The curation of a festival of literature naturally entails the “curation” of its participants. Lit Link excelled in this regard – the authors invited from the UK represented a very fine, accomplished tranche of contemporary British writing, and the publishers, for the most part, represented a scrappy, independent ethos and pride in advancing thought-provoking fiction and literary fiction in translation.
The Croatian writers chosen to read their work, meanwhile, exhibited a predilection for bold, frank, challenging, experimental material. Their writing seemed utterly of our time – that is to say, fresh and relevant, but also embodying a certain melancholy, a quiet angst that perhaps reflects the uneasiness of the contemporary Balkan state. This disquietude was intimated in several conversations with the various Croatian writers on the tour, and could be sensed behind certain facts about the country that were offered – such as the population drain that some argued was taking place as a result of the shortage of jobs, with a figure of 50,000 migrants to other EU countries over the past few months alone from one city. (Other facts were anchored more obviously in the country’s recent history, such as the revelation that Rijeka was the only city that had never elected a leader from amongst the nationalist right, and the impending change of heart over the currently named “Marshal Tito Square” in Zagreb.)
And yet, which country amongst us is immune today from a general sense of unease and glumness about the direction of politics, civil society, literature? Certainly, the ostensible theme of the Lit Link tour – “Despite Brexit” – pointed to the UK’s own complete turmoil, and it was presumed that the subject need not even be broached directly as part of the trip, rendering the theme ironic. No one complained. (More than one Croatian writer expressed a surreal dismay about Brexit, having once looked to Britain as a bastion of opportunity and freedom from the vantage point of their own, then-isolated country, and now having that equation virtually reversed in many ways.)
Needless to say – perhaps because we participants were so effusive about it during and immediately after the tour – the hospitality, conviviality and generosity displayed by the Croatian organisers and contributors was impeccable. Daytimes afforded ample space in which to get to know most everyone personally and professionally (not always easily done on such trips), to exchange views and to obtain a good frame of reference for the three cities visited and points in between. Highlights included learning about fellowship programmes, support for translation, the scarcity of literary agents, the earning potential for writers in Croatia, certain untranslated “greats” and even the lack of any firm distinction between “fiction” and “non-fiction” in Croatian literature.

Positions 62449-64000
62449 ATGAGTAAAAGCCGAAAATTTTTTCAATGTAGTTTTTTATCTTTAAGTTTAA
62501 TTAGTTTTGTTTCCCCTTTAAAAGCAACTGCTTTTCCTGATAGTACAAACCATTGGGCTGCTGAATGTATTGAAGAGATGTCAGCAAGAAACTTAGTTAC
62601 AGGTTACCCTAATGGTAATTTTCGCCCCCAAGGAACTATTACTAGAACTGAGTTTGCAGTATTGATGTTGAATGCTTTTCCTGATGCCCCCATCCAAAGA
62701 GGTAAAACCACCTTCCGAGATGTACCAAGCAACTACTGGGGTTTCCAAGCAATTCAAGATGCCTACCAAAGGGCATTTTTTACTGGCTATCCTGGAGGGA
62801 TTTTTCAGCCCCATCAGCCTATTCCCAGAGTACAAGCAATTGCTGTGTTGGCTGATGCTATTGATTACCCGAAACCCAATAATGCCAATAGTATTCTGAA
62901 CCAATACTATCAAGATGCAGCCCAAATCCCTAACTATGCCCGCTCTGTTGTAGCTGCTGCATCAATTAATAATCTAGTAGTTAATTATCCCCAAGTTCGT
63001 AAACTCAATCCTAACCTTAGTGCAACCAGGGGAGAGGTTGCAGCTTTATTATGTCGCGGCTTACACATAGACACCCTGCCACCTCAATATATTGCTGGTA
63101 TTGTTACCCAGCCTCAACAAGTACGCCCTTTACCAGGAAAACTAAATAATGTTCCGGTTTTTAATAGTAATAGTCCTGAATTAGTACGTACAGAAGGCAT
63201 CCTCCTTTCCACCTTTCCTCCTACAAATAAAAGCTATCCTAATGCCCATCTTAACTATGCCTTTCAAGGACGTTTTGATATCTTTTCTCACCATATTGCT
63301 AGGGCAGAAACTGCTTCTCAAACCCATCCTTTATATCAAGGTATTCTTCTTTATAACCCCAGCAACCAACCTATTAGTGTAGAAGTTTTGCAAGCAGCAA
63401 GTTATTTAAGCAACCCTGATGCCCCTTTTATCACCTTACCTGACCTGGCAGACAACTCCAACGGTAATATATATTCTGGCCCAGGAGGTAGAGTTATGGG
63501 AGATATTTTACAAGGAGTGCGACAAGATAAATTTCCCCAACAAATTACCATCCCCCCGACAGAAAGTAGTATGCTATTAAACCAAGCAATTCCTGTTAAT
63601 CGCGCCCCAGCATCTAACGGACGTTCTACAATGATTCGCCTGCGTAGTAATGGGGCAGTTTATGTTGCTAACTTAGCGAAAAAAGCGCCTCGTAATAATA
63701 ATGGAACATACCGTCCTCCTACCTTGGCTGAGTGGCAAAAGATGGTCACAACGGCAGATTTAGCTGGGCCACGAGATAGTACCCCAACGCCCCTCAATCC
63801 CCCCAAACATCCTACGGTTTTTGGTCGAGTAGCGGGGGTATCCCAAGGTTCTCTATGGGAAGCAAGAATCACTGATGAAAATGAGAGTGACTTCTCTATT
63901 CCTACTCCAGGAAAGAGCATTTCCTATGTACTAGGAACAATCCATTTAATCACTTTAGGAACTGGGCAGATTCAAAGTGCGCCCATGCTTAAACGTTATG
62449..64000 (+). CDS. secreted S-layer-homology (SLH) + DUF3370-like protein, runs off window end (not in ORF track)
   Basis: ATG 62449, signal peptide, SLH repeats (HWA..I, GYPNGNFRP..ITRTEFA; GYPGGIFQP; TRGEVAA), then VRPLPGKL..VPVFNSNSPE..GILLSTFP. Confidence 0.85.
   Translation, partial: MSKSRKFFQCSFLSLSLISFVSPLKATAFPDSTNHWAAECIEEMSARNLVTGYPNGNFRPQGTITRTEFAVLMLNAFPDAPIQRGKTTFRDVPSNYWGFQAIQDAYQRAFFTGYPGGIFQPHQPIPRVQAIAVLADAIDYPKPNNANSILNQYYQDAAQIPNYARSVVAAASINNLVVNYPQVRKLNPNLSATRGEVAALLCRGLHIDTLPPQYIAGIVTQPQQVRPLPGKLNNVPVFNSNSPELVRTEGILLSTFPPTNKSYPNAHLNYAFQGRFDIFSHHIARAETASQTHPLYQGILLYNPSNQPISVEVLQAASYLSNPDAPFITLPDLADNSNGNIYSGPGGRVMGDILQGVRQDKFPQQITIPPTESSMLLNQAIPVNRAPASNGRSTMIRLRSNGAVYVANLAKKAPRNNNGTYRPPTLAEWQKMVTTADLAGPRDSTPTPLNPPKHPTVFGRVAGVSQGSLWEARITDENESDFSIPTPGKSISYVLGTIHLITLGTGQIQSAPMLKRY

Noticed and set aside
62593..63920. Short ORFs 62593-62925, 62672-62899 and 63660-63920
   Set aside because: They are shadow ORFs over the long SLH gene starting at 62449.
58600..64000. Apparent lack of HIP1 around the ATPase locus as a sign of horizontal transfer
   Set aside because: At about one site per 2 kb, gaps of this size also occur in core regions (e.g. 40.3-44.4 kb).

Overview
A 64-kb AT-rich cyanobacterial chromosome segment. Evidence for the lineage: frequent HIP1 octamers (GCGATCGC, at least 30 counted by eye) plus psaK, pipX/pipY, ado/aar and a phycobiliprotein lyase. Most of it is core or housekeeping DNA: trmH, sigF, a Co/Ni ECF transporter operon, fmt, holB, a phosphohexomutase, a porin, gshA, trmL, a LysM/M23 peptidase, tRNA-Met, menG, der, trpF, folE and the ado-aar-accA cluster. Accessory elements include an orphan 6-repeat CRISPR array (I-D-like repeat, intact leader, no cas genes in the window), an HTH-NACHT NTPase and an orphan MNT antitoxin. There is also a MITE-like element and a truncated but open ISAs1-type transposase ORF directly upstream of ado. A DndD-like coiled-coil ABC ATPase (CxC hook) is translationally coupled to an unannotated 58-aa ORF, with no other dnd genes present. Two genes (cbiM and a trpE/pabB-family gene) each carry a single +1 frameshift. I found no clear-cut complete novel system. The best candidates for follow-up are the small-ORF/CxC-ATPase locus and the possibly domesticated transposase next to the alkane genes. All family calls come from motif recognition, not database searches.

Evenings were given over to the readings in highly compelling venues, and the parties afterward were no less stimulating in their way. Robert and Ivan formed an almost comically balanced partnership, and the result was an unrushed yet well-timed, well-planned tour over a considerable distance with attendant logistics.
The value of such trips for foreign publishers, I have long felt, lies not in the expectation that we shall return to Britain and immediately and automatically begin commissioning and translating titles from the country in question (although that can and does happen). Rather, having made a serious acquaintance with the literary culture and context of a place, having met with writers, publishers and translators and opened several channels of dialogue, having acquired a feeling for the nuances of the place and its language, we are fortified with an appreciation that informs all future encounters or opportunities with work and people from the host country. Having absorbed it all, recognition will thus be immediate at the next turn, and good work will often ensue (even if unrelated directly to publishing activity – these trips are an excellent means of extending “soft power”). Another benefit, Europe being what it is, is that recognition often spills over tangentially: familiarity with Lithuania ties into encounters with Polish culture, for example, as familiarity with Croatia can help establish a feeling for Serbia.
The Lit Link festival, coming up on half a dozen years of operation, has undoubtedly supported Croatian writers and writing in ways that are otherwise unavailable. It is not difficult to discern the benefits to foreign publishers and writers, either – and that brings us back to the care taken in curation and execution.
By Mitch Albert
Read more about LitLink: Despite Brexit by Rosie Goldsmith.
Mitch Albert is the Publisher and Commissioning Editor of Periscope, an imprint founded in 2015 for international literary fiction and non-fiction. He was the first Programme Director of Writers’ Centre Norwich, and was formerly Editorial Director of PEN International, where he relaunched the organisation’s eponymous literary journal and helped coordinate the ‘Free the Word!’ literature festival. Born and raised in Montreal, corrupted in New York and resident of London for the past eighteen years, he is a proud citizen of Europe.